Fraser's Dolphin (Lagenodelphis hosei)




In 1895, Charles E. Hose found a skull on a beach in Sarawak, Borneo. He donated it to the British Museum. The skull remained unstudied until 1956 when Francis Fraser examined it and concluded that it was similar to species in both the Lagenorhynchus and Delphinus genera but not the same as either. A new genus was created by simply merging these two names together. The specific name is given in Hose's honour. It wasn't until 1971 that the whole body of a Fraser's Dolphin, as it was by then becoming known, was discovered. At that time washed-up specimens were found on Cocos Island in the eastern Pacific, in South Australia and in South Africa.


Fraser's dolphins are about 1 metre (3 ft 3 in) long and 20 kg weight at birth, growing to 2.75 metres (9 ft 0 in) and 200 kg at adulthood. They have a stocky build, a small fin in relation to the size of the body, conspicuously small flippers. The dorsal fin and beak are also insubstantial. The upper side is a gray-blue to gray-brown. A dirty cream colored line runs along the flanks from the beak, above the eye, to the anus. There is a dark stripe under this line. The belly and throat are usually white, sometimes tinged pink. The lack of a prominent beak is a distinguishing characteristic of the dolphin. From a distance however it may be confused with the Striped Dolphin which has a similar coloration and is found in the same regions. Fraser's dolphins swim quickly in large tightly packed groups of about 100 to 1000 in number. Often porpoising, the group chop up the water tremendously. The sight of seeing a large group fleeing from a fishing vessels has been reported as "very dramatic". It is also marked by having the smallest genitalia of any open sea dolphin. The species feeds on pelagic fish, squid and shrimp found some distance below the surface of the water (200 metres (660 ft) to 500 metres (1,600 ft)). Virtually no sunlight penetrates this depth, so feeding is carried out using echolocation alone.

Biology and Ecology

The preference of Fraserís dolphin for deep waters is due to the prey on which it feeds; fish, squid and crustacean species that inhabit the deeper waters of the oceans. Feeding on such food requires Fraserís dolphin to dive down to depths of at least 250 to 500 metres to hunt. It is thought that Fraserís dolphin itself may be occasional prey for killer whales, false killer whales and large sharks, and circular wounds caused by the peculiar cookie-cutter shark (Isistius brasiliensis) have been found on this species.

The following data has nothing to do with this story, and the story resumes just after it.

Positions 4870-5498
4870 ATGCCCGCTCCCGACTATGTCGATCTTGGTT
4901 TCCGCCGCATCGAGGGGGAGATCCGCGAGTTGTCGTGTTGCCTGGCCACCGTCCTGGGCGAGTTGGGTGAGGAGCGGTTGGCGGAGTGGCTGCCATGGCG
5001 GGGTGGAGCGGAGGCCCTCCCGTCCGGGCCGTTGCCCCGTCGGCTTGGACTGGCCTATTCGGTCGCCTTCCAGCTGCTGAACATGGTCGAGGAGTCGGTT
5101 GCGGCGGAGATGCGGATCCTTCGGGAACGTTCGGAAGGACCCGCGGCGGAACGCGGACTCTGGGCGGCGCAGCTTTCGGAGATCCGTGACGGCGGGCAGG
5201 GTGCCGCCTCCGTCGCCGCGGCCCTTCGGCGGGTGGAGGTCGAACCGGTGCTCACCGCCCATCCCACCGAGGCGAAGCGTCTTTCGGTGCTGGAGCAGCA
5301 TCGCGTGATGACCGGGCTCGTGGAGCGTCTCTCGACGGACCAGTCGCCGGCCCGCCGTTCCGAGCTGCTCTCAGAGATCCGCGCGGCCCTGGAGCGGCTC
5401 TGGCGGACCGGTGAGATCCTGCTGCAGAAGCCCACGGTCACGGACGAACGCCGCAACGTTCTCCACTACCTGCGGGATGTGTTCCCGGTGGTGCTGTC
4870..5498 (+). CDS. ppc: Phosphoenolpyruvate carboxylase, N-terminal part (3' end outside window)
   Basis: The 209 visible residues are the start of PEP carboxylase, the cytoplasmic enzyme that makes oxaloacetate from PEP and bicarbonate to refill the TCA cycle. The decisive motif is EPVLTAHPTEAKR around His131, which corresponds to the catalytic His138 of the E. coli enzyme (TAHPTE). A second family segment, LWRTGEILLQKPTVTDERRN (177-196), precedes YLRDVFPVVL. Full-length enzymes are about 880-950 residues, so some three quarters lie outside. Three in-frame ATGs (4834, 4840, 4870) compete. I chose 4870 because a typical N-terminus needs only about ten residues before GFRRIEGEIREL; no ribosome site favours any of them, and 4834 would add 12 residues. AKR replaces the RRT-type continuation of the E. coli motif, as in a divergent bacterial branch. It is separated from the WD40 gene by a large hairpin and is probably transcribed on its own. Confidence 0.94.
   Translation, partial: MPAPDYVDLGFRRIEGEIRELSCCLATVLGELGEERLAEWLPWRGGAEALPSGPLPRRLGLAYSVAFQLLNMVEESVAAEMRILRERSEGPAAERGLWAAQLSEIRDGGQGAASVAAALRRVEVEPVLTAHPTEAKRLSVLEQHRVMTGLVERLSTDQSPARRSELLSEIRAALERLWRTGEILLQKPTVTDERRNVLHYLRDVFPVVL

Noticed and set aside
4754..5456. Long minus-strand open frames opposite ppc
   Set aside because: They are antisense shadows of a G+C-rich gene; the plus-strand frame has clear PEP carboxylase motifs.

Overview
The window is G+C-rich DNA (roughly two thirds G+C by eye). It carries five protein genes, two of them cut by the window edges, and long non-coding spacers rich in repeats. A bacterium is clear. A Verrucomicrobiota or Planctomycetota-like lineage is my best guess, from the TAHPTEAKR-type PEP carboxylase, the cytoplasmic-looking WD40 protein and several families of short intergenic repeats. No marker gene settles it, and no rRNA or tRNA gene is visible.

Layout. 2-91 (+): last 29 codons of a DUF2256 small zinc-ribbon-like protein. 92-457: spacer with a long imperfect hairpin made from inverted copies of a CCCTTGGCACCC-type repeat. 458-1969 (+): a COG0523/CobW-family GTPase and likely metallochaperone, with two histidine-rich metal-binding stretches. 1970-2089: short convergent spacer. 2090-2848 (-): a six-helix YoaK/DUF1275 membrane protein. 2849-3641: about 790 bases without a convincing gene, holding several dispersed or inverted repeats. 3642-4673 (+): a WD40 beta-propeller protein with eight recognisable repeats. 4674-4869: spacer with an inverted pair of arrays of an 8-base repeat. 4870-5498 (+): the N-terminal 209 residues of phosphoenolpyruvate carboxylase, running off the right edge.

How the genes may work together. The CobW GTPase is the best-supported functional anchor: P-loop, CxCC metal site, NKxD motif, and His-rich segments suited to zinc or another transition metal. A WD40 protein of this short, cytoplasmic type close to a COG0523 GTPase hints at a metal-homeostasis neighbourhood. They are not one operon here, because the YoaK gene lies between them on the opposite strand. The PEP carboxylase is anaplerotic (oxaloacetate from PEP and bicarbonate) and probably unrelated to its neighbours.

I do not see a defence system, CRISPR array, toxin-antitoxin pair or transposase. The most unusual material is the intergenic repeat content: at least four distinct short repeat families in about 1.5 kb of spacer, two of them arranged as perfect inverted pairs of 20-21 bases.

Fraserís dolphins are highly sociable mammals that swim around in tightly-bonded schools of 100 to 1,000 individuals, often together with schools of melon-headed whales (Peponocephala electra), other dolphin species, or in some areas, such as the Sulu Sea, with short-finned pilot whales (Globicephala macrorhynchus). A school of Fraserís dolphins moves quickly, on very rare occasions riding the bow waves of boats, and with members of the school frequently porpoising; the term used to describe a dolphin leaping clear of the water when surfacing to breathe. It is an oceanic species that prefers deep offshore waters, but it can be seen near shore in some areas where deep water approaches the coast (such as the Philippines, Taiwan, and some islands of the Caribbean and the Indo-Malay archipelago) (Perrin et al. 1994). In the eastern tropical Pacific, it occurs more often in Equatorial - southern subtropical surface water and other waters typified by upwelling and generally more variable conditions (Au and Perryman 1985). Off South Africa, records are associated with the warm Agulhas Current that moves south in the summer (Perrin et al. 1994). Fraser's dolphins feed on midwater fish (especially myctophids), squid, and crustaceans (Dolar et al. 2003). Physiological studies indicate that Fraserís are capable of quite deep diving (and it is thought that they do most of their feeding deep in the water column Ė in waters up to 600 m deep), but they have been observed to feed near the surface as well (Watkins et al. 1994).